SPRINGFIELD — Few things last forever, but thanks to a private-public collaboration, the south face of the Coburg Hills will stay wild for a long, long time.

SPRINGFIELD — Few things last forever, but thanks to a private-public collaboration, the south face of the Coburg Hills will stay wild for a long, long time.

John and Robin Jaqua have decided to place 1,244 acres of their McKenzie Oaks Ranch into a permanent conservation easement that will protect it from development, no matter who owns the land.

The complex deal allows the Jaquas to retain ownership of the Coburg Ridge Preserve but restricts the way they can use it.

The Jaquas received $4.9 million from the Bonneville Power Administration and $400,000 from the U.S. Fish & Wildlife Service in compensation for the restrictions. The acreage had been assessed at $6.3 million. The Jaquas will give $3.8 million to The Nature Conservancy as an endowment to cover the cost of conservation management.

The Jaquas, well-known local philanthropists, have lived on the scenic ranch nestled in a bend of the McKenzie River since 1954. The property extends across McKenzie View Drive up into the Coburg Hills in a mile-wide swath that includes prairie, oak savannah and woodland, and patches of conifer forest.

The BPA and U.S. Fish & Wildlife financed the deal to fulfill their conservation obligations.

"It's the quality and size of the habitat that makes it special," said Dorie Welch, a project manager in the BPA's fish and wildlife division. "This helps us work toward our mitigation goals."

The acreage won't be open to the public, except for occasional limited tours by The Nature Conservancy. The nonprofit agency is best known for buying property in its preservation efforts, but managing conservation projects on privately owned land is an equally useful strategy, said Jonathan Soll, the agency's Willamette Basin conservation director.

The Jaqua land is particularly valuable because it abuts a Weyerhaeuser conservation easement already being managed by The Nature Conservancy and BLM land, creating a broad swath of habitat for a range of species, some endangered and others struggling to remain viable.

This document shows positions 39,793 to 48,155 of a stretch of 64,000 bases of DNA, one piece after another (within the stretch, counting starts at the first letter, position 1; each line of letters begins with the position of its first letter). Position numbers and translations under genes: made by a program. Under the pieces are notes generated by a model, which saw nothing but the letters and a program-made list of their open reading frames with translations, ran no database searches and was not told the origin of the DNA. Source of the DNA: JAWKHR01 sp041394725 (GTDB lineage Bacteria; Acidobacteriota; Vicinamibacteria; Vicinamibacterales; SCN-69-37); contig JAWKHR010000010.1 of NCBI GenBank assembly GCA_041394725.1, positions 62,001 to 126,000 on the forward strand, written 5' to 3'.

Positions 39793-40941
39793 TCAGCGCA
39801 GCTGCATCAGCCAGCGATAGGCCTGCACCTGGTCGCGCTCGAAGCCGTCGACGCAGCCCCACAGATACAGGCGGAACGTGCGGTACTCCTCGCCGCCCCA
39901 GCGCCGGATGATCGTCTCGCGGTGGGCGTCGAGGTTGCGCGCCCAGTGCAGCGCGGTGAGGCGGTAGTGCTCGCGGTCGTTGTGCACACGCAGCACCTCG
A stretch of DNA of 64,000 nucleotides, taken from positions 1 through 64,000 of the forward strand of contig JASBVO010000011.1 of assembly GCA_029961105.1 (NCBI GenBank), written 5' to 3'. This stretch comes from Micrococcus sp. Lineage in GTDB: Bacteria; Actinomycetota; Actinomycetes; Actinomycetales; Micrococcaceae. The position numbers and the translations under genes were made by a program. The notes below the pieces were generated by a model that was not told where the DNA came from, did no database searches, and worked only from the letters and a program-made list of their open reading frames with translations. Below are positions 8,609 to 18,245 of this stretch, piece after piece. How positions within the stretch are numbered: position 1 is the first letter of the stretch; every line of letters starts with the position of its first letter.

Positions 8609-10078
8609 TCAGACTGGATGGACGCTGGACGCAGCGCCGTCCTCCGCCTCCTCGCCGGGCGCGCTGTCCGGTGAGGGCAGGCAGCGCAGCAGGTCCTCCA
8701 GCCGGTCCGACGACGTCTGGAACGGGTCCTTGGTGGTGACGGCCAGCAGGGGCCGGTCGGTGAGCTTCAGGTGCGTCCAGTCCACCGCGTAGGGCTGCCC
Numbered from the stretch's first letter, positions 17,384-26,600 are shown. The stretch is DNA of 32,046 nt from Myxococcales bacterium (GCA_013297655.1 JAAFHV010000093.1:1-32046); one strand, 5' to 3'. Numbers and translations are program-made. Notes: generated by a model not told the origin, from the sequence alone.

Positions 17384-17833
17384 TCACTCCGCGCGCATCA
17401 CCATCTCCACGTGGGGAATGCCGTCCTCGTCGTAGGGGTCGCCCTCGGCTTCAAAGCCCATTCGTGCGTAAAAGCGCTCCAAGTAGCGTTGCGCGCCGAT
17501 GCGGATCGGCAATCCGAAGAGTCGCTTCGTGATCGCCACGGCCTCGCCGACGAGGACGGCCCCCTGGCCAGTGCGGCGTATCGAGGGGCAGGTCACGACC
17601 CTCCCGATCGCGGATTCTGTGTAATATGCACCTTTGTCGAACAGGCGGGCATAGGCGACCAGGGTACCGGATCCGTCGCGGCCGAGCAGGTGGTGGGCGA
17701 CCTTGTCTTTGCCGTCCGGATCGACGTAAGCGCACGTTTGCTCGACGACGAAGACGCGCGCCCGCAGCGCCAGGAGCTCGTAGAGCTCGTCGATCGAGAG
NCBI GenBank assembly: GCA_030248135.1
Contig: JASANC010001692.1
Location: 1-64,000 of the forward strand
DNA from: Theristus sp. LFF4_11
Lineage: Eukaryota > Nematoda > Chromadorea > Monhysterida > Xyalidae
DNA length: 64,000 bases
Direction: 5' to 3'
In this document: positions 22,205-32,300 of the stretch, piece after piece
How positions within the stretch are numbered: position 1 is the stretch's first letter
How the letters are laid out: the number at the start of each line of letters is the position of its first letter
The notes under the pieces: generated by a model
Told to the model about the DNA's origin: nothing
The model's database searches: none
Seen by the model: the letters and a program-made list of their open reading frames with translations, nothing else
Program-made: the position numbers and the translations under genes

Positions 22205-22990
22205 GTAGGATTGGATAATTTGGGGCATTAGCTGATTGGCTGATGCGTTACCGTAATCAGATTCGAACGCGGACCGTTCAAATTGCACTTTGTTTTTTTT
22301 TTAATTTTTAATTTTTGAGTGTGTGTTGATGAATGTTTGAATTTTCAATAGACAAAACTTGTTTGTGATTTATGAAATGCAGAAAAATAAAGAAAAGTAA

The upland prairie, for example, is preferred habitat of the endangered Fender's blue butterfly and its host species the threatened Kincaid's lupine.

The oak savannah and woodlands are home to the acorn woodpecker, vesper sparrow and white-breasted nuthatch, birds whose habitat has dwindled to almost nothing in the Oregon landscape, said Soll.

Most such land has been lost to agriculture and cities in the Willamette Valley. What little remains has been overrun by the domestic grasses preferred by cattle, and invasive species such as Scotch broom and blackberry.

The conservation easement will allow managers to survey the land to see what's there and develop strategies for enhancing the traditional habitat: logging to remove Douglas fir trees that shade out oak, mowing down blackberries, reseeding with native grasses. Limited burning — a practice employed for thousands of years by Oregon natives to maintain the prairies — will be needed, Soll said.

Looking out over the meadow and oak woodlands on a windy afternoon, Robin and John Jaqua, both 86, said they wanted to find a way to preserve the pristine view, not just for themselves and their family, but for Springfield residents as well.

"It's just such a magical place," Robin Jaqua said.

She and John bought the land from the Seavey family, who had originally homesteaded there in the 1840s. By the 1950s, the bottomland was a failing hops farm, the hills above logged and mostly bare.

Hard work has turned the ranch into a tidy, productive place with cattle and sheep pasture, and hazelnut orchards along the river. The 1,200 acres north of the road have been judiciously logged and used as pasture, said son Jon Jaqua, who manages the farm.

The conservation easement allows the family to preserve the land without losing ownership, he said.

"It's an estate issue," he said. The land won't be taxed to the degree that it would be when it's handed down to the next generation, and the easement wards off potential future disputes about whether to develop it.

The view will be a valuable asset to Springfield residents, said city assistant public works director Leonard Goodwin.

"To be able to look out on forested hills — that oak savannah — is something that few people in this country have the opportunity to do," he said. "The fact that they were able to preserve it is really their legacy to Springfield."